Our award-winning columnist, Jeff Dearduff, advises companies to create a formal plan to combat the failure to communicate.

Failure to Communicate

As a manager, getting your message across today seems easier than ever. If you have a problem with someone, send an email. If you need to let someone know where you are, send a text. If you actually have a need for someone to hear your emotion, you make a call and hope it goes to voice mail. Today, we find that the easy way to get our information or needs communicated is to avoid personal contact. How did our predecessors manage this before technology stepped in?

I will admit that I, too, find it easier to use forms of technology to share some of my messages than to confront certain people face to face. This is not because I don’t like human interaction. Rather, some people just require some level of documentation. Our world is very competitive, and with everyone looking for an edge, you need to be protective of your information. By documenting that you shared your information with someone else, you have proof where the idea, suggestion or solution started. You also have concrete evidence when someone says that they weren’t informed.

All too often, communication gets lost as if it were inside a silo. As everyone knows, individual ingredient silos are the best way to manage the bulk materials that need to be kept separate from one another. Likewise, a lack of trust in the workplace will cause us to use silos to keep information and individual involvement separated when there two or more different approaches to a situation. Working in silos can delay, and in some cases, destroy the outcome of a project or mission. The people working in silo one have their approach and timelines and those in silo two have theirs as well. Many times these silos are built because of personality clashes, and other times because the significance of a project or mission drives selfish behavior. Many times, silos are a product of the workplace environment or company culture.

No one typically sets out to build silos, sometimes they just happen.

In today’s ultra competitive workplace, companies use the terms “teamwork” and “collaboration” but how many really operate that way? You’ve heard the expression that there is no “I” in team, but if you pull a couple letters out and rearrange, there is a “me.” Such selfishness has made teamwork a very misused term today. If groups operated like “teams,” more progress could be made. We have all seen what happens when the quarterback and the wide receiver are not on the same page in the playbook. The receiver zigs when he should have zagged, and the ball flies into the hands of the opponent. When workplace environments create too many different approaches to the same project or mission, the end result can be too disastrous. Project schedules and deliveries can be upset and business can be lost.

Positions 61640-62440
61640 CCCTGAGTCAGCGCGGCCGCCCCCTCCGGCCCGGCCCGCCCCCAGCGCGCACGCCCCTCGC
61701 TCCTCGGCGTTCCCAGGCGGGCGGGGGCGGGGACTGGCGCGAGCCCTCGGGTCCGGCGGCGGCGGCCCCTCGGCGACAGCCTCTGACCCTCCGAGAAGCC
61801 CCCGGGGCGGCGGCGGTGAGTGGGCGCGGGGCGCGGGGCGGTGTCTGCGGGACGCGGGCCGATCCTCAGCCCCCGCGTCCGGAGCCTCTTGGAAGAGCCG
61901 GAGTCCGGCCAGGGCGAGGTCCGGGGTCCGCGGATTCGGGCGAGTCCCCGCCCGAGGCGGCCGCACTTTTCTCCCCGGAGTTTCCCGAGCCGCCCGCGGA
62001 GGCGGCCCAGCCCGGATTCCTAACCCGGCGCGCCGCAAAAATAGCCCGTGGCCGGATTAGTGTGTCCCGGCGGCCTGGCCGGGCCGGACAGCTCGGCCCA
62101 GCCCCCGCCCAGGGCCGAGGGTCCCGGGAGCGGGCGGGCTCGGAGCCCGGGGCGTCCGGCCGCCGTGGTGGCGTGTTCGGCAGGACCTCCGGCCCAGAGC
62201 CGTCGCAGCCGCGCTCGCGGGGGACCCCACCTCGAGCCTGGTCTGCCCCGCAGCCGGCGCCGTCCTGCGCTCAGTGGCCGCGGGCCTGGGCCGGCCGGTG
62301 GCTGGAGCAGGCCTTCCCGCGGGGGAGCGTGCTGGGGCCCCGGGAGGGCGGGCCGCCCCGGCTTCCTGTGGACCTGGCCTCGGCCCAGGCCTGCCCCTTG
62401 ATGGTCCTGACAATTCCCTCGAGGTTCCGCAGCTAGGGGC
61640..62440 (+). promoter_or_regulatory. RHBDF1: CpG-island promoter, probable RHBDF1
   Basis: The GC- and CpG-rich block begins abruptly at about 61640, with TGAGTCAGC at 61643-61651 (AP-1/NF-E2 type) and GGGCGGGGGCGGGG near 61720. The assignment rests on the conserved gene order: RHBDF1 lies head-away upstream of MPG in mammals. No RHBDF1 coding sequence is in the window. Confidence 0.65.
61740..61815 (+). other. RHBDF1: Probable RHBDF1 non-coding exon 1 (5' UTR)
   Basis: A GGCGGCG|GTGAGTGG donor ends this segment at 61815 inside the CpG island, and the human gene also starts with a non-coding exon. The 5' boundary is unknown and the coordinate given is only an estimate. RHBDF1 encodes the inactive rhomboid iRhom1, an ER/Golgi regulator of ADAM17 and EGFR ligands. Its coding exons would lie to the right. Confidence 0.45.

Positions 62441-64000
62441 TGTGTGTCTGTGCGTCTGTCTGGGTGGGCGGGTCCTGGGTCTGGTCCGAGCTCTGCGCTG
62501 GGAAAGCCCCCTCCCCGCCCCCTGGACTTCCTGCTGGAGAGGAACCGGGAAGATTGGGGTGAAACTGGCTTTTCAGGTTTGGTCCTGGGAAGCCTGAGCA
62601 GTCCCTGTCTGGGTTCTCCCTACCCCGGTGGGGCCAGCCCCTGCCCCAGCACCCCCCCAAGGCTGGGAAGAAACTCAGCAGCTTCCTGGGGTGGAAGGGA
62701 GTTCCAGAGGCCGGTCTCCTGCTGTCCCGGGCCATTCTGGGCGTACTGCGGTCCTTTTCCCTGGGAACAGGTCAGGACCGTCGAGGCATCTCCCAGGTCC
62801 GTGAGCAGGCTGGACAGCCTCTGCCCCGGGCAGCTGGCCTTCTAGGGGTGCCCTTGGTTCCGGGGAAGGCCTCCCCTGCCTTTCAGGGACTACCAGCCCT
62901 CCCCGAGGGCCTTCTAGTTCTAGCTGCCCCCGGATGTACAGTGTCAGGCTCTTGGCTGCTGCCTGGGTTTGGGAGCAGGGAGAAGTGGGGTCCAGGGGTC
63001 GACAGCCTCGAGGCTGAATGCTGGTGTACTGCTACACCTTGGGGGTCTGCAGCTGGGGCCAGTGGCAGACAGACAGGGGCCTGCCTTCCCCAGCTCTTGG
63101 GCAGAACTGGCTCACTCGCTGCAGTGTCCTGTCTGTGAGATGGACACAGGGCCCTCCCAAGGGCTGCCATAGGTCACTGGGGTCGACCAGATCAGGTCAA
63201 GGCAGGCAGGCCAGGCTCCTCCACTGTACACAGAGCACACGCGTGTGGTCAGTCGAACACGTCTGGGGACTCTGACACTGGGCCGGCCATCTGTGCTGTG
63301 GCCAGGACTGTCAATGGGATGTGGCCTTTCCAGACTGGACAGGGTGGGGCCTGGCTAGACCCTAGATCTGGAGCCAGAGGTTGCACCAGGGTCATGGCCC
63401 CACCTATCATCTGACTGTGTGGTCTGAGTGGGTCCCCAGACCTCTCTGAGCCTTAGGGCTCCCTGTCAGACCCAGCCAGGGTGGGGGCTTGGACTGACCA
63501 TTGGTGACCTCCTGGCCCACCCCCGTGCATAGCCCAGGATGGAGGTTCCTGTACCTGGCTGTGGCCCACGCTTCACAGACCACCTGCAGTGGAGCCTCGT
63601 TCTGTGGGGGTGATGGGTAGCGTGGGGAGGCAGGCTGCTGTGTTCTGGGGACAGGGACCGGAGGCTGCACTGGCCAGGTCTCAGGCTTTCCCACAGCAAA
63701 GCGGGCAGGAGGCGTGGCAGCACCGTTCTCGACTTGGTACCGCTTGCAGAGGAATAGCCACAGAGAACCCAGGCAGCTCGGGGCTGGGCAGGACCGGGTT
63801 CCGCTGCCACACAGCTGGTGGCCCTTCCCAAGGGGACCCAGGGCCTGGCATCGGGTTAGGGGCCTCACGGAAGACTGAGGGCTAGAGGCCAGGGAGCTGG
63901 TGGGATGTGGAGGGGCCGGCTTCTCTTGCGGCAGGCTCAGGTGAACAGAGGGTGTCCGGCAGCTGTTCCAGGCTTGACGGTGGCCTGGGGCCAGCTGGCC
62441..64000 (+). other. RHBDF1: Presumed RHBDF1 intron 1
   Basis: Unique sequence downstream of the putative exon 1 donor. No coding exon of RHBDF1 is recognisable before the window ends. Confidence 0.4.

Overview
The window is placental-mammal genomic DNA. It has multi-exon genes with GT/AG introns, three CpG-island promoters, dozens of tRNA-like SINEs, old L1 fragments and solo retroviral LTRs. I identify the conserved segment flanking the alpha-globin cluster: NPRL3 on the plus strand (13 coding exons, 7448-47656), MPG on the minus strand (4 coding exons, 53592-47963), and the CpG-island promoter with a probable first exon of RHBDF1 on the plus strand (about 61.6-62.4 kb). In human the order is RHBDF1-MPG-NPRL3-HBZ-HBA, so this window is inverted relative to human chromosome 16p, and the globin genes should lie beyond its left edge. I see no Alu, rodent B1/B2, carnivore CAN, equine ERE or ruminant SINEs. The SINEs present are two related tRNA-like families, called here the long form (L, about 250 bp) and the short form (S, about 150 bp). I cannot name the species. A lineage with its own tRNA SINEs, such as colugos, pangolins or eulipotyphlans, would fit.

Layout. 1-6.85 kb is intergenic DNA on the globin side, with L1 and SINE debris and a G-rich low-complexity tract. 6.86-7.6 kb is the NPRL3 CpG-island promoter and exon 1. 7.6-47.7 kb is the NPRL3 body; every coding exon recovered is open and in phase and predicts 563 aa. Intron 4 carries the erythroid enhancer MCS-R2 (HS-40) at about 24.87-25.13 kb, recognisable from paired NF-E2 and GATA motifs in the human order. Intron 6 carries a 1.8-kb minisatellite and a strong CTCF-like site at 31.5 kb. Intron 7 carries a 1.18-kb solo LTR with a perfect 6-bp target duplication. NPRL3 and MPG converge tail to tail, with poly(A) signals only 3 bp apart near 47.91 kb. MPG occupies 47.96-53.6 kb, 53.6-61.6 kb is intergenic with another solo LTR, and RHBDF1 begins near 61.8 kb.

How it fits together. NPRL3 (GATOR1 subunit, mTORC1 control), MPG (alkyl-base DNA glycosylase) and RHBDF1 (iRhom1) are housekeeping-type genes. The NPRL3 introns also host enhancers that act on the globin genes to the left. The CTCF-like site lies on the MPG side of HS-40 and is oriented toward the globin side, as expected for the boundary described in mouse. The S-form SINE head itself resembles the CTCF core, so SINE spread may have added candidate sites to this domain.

The bottom line to this realty is, like Cool Hand Luke once said, “What we’ve got here is a failure to communicate.”   

Now that I have dumped a bunch of realities on you, how do we truly fix it? The easy answer is “Can’t we all just get along?” Since the easy answer probably won’t work in most cases, here is an alternate thought.

When you are approaching a project where the end result affects many different people, departments or product groups, we must find a way to involve everyone in one form or the other. Implementing a formalized and project-specific “communication plan” may just be the best way to combat the tendency to work in silos.

A communication plan has many purposes, but the simple goal is having a method for sharing 100% of the project’s information with 100% of the personnel involved. A good communications plan can give your day-to-day activities a focal point, help you set priorities, provide you with a sense of order and control, and protect against last minute, seat-of-the-pants decisions.

The communications plan should start out with a written document that describes what you want to accomplish. Basically, you want to state the plan’s vision and mission, and how following the plan will support the project in all aspects. You will want to describe your goals and how you intend to meet your objectives by using a plan. Then, you need to identify all the players that will be communicated to, the timelines by which communications will be shared and the tools you will use. Finally, you need to describe how you will monitor the quality and success of the plan.

When it comes to communication tools, all of the techy things described at the beginning of this article do apply, and when used properly, they can add speed and accuracy to information transfer. A set of tools used in a communications plan for a specific project should incorporate written documentation, verbal communication and electronic storage. There are many online project management sites where the team can store and share business cases, budgets and financial information, drawings, quotes, purchasing documents and, most importantly, project schedules.

To learn more about developing a communication plan, throw a few key words into a search engine and click away. If the results of that seem overwhelming, I guess you could just “talk” to somebody that has already done it.

Jeff Dearduff